Viral vector vaccines make memory T cells against malaria.
Reyes-Sandoval A., Harty JT., Todryk SM.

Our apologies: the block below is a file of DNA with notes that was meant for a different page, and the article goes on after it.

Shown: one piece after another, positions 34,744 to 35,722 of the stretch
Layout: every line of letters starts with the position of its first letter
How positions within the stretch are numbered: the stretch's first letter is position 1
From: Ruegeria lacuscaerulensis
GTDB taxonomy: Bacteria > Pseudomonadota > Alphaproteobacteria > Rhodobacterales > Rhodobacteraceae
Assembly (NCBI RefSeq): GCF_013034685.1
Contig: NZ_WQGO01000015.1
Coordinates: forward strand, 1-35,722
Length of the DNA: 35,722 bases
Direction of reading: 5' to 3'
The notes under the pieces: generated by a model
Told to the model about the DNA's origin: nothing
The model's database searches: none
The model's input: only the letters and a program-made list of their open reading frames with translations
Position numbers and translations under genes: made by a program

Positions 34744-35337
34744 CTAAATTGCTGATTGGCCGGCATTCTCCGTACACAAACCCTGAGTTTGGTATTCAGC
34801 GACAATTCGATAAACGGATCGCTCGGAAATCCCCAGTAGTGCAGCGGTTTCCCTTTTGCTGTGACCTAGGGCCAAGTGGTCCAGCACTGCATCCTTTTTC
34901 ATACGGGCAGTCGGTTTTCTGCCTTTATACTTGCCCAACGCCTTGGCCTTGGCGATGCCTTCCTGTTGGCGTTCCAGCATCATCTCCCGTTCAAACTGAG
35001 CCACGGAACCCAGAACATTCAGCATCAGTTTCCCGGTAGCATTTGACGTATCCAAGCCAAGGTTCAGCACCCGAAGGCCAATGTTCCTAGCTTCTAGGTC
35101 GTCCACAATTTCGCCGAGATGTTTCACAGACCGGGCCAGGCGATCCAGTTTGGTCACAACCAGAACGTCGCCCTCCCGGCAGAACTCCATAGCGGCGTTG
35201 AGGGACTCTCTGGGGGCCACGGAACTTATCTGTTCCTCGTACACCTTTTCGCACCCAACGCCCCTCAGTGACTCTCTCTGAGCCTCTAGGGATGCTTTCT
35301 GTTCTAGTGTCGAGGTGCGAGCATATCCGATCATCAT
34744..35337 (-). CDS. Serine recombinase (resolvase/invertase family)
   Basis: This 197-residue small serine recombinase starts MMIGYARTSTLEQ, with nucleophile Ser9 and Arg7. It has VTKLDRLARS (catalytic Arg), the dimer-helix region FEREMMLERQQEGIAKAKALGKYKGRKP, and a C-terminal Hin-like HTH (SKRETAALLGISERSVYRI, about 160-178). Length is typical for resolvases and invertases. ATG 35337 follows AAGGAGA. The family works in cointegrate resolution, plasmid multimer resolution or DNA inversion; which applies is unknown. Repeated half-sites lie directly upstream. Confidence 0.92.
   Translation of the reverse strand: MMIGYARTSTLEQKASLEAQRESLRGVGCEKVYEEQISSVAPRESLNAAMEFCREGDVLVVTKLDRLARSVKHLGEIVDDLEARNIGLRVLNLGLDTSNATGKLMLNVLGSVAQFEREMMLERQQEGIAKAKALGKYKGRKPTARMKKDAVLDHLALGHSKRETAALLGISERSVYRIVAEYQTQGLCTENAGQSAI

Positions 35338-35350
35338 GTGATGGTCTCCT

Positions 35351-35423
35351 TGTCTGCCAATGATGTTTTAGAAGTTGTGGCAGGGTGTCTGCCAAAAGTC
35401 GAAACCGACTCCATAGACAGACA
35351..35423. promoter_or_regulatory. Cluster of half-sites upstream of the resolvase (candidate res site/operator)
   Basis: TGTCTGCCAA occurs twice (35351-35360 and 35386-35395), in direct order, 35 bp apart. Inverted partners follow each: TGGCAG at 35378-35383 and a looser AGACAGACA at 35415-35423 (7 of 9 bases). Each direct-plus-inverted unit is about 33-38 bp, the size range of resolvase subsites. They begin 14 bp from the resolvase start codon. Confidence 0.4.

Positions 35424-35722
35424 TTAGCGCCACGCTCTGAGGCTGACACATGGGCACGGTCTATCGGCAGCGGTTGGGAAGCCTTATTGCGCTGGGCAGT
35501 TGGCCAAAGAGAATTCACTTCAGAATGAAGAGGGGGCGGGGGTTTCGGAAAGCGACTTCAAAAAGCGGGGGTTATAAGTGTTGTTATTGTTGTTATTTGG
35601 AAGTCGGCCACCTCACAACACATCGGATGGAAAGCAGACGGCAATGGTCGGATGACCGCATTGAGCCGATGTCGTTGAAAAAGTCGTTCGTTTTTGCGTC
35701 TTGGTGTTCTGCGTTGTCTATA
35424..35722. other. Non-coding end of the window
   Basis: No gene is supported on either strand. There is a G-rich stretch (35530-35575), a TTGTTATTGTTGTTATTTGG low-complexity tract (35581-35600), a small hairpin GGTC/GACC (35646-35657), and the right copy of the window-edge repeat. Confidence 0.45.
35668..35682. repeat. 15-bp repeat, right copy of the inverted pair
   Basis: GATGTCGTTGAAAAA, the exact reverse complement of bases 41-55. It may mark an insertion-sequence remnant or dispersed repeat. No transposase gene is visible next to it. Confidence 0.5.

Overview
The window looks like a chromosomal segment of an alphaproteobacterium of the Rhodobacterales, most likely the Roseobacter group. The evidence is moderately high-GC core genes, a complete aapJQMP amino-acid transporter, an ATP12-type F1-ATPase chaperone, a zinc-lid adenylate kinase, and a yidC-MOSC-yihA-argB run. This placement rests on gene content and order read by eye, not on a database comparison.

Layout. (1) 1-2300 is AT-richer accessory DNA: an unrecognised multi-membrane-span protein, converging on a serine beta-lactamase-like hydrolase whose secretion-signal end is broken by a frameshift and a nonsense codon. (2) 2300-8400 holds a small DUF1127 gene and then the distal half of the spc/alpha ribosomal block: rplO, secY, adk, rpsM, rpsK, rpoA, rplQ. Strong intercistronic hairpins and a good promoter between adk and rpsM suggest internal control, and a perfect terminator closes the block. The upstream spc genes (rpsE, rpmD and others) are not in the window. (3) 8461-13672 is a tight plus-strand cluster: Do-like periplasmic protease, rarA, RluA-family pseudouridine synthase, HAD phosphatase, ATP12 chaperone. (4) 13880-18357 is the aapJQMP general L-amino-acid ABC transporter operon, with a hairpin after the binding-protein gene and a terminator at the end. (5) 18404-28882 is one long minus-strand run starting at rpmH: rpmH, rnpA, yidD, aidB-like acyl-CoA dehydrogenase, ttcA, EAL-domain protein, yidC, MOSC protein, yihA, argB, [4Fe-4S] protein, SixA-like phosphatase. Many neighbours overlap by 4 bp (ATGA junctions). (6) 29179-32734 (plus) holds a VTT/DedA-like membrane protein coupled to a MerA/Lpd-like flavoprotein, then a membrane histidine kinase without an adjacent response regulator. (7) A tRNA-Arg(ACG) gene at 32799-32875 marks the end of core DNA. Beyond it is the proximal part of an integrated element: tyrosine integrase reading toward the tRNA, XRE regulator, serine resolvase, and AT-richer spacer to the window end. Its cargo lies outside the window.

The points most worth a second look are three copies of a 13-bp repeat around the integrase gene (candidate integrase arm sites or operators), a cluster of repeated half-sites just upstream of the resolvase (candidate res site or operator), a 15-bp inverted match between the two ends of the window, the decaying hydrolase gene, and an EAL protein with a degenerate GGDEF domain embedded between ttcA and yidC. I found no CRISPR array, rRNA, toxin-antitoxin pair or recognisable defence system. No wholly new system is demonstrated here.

Vaccines that comprise attenuated viral vectors encoding antigens from target pathogens generate potent T-cell responses. One such pathogen is malaria, and in particular the liver stage of its life cycle. Immunogenicity and efficacy studies in animals and humans have revealed the generation of memory T cells of both the central and effector phenotypes, depending on the viral vectors used in the malaria vaccination regime (viral species and serotype, combination and sequence for prime-boost) and suggest a divergence in their protective role. Being able to influence the memory T-cell make-up in a rational manner may allow us to develop more efficacious vaccines.